The Kraken's giant, ship-destroying tentacles have wound their way through sailing lore for millenia, but it wasn't until 1873 that the first of these mythical appendages was found – or so the story goes. 

Image: Pierre-Jules Hetzel/Wikimedia Commons

The discovery was made by fishermen in Portugal Cove, Newfoundland, who allegedly found themselves battling with a beast of the deep. Determined to prove their tale, they lobbed off a pair of the creature's 19-foot (5.8 m) "arms". One was fed to a dog aboard the vessel, but the other found its way to the home of minister and amateur naturalist Moses Harvey.

Harvey, who was known for his interest in the natural world, eagerly paid $10 to get his hands on the strange specimen (the equivalent of roughly $200 today). Of course, the fishermen hadn't collected a piece of the Kraken, but rather the first-ever intact tentacle from a giant squid in the genus Architeuthus.

News spread of Harvey's interest, and it was echoed by scientists of the time. The following year, when a second fishing vessel discovered a full giant squid carcass tangled in their nets in nearby Logy Bay, the crew knew where to take it. 

"These fisherman had obviously heard that Harvey had paid $10 for a tentacle and thought, ‘Well, goodness, what will he pay for the entire thing?’” explained Matthew Gavin Frank, who explored Harvey's life in his 2014 book Preparing the Ghost, in an interview with The Scientist Magazine earlier this year. "The answer was also $10."

The 27-foot (8.2m) specimen was initially kept in Harvey's bathtub, as seen in a now-famous photograph that came to be known as "The Problem of the Giant Squid". (The problem being, of course, that the creature was now undeniably real.)

This 1874 photo of a squid draped over Harvey's bathtub was the first ever taken of a giant squid. Image: Wikimedia Commons

Although Harvey's intentions were good, his inexperience working with these animals showed in his treatment of the specimen. Anyone who's prepared a healthy portion of calamari can attest that squid tissues are mostly soft, gelatinous and pliable. This means that cephalopods dry out very quickly after being removed from the ocean. By the time Harvey's giant squid reached its next home at Yale University's zoology department, it had desiccated and shrunk considerably.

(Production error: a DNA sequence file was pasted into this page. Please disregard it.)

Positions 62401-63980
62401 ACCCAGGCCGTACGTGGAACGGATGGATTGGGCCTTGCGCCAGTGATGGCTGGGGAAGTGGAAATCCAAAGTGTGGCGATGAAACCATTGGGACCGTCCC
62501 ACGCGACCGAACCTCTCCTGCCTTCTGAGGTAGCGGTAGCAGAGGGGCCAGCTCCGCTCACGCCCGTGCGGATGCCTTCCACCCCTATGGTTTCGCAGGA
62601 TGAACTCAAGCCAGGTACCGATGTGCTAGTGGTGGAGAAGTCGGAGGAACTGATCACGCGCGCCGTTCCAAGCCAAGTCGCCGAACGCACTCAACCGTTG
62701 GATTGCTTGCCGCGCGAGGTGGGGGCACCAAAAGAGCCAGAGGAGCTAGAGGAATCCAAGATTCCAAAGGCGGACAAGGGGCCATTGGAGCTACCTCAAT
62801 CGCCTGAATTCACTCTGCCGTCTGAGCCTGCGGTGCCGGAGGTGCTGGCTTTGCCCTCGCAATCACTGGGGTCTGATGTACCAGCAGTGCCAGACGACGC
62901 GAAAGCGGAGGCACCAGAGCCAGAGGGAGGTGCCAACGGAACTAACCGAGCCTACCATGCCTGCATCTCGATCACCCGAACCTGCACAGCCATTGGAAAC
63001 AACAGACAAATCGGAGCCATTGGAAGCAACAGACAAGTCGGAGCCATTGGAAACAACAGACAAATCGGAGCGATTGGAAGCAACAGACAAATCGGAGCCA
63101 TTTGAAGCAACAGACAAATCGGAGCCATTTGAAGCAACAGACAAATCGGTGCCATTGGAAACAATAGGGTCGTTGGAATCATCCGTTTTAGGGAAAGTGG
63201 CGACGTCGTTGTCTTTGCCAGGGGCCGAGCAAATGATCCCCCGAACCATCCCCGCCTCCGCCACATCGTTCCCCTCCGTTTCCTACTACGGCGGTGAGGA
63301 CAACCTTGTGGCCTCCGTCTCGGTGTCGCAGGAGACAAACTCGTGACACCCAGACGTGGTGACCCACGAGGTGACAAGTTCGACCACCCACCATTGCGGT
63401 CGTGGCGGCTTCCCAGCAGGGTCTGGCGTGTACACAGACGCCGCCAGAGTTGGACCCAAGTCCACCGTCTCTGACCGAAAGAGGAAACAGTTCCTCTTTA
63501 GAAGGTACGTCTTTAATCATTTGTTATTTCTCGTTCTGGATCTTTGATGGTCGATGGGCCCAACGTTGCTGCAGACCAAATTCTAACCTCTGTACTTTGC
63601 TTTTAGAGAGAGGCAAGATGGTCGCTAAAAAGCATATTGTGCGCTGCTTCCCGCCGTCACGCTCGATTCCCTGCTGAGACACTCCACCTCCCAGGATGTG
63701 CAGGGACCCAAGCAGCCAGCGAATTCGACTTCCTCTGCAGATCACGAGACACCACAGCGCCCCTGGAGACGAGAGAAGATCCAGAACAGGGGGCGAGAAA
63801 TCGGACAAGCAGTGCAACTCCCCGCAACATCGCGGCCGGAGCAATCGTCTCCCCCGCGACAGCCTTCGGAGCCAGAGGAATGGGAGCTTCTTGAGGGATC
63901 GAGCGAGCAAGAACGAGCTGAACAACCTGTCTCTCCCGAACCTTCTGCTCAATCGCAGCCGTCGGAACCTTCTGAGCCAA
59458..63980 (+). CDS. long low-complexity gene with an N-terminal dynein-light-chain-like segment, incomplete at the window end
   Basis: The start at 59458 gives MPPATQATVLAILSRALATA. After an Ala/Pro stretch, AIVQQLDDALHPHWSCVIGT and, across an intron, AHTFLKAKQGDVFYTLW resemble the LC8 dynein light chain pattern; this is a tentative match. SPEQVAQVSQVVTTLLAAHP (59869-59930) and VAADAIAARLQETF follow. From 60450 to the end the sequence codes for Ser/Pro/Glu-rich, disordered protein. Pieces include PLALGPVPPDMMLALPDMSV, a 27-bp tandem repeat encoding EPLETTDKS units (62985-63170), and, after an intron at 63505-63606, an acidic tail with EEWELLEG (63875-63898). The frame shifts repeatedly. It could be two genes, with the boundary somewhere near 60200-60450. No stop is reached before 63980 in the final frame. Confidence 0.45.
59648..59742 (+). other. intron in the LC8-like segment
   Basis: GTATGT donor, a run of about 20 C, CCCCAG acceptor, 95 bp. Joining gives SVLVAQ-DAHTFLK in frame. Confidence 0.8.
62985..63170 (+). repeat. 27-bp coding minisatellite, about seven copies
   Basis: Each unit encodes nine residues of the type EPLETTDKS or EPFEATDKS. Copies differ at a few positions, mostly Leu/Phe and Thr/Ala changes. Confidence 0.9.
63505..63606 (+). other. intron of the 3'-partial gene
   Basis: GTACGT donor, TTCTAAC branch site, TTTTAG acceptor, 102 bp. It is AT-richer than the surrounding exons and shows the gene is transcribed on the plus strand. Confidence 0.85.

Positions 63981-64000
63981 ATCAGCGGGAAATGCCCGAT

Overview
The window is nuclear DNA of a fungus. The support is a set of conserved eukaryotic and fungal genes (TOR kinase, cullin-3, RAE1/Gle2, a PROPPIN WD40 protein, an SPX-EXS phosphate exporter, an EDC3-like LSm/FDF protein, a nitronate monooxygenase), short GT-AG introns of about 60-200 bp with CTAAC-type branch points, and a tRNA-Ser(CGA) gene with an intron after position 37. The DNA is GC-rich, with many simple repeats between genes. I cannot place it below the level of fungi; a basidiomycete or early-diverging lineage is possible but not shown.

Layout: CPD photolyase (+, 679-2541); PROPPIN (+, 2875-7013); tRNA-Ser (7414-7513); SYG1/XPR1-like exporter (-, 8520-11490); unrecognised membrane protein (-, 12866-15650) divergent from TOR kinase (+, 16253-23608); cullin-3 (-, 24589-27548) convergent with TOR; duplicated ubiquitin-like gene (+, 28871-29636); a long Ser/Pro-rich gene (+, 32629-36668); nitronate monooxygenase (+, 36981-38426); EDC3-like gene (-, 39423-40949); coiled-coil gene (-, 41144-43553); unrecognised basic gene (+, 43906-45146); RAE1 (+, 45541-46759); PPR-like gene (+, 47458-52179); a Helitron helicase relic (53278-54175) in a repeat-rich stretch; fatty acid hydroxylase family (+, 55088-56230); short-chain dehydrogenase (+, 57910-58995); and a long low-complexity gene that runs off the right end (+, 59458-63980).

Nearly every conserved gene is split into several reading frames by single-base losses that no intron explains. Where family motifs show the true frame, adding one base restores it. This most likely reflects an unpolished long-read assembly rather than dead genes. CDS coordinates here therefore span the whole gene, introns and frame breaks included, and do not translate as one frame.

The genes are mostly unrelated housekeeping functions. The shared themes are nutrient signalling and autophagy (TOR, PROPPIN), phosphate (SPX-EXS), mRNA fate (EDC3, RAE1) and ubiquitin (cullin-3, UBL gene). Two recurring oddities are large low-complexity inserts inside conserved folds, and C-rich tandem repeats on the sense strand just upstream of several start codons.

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The "Sea Monk". Image: Roeleveld & Knudsen, 1980

Still, it would go on to be extremely important to science. "People once thought giant squid were 'Sea Monks' — mythical creatures that were part fish-like and part human male," notes the Smithsonian Museum of Natural History (SMNH), which now houses the specimen in its collections. "Professor A.E. Verrill of Yale University used Harvey's curiosity to provide the first accurate description and scientific illustration of the [species]."

Fast-forward some 200 years, and for all our recent discoveries, we're still unravelling the secrets of these deep-sea inhabitants. We know they taste like metal, can snatch prey that's up to 33 feet (10m) away, and have blue blood and eyes the size of dinner plates – but that information comes from dead specimens just like Harvey's. In fact, we first filmed a giant squid alive in its natural habitat only in 2012.

The ins and outs of their ecology, where they spawn and just how large they grow remain a big, unsolved mystery. 

SMNH zoologist Dr Clyde Roper has led several follow-ups to the 2012 expedition that brought us the first Archie footage. He's also published over 150 papers on giant squid. "If you want to see a live giant squid, you have to go to where it lives. That happens to be the inky black, icy cold waters 1,650 feet (500 m) to 3,300 feet (1,000 m) below the ocean’s surface — not a very convenient place to watch wildlife."

Even someone as experienced as Roper has yet to spot ol' Archie in action. But he intends to keep searching until that long-held dream is finally realised.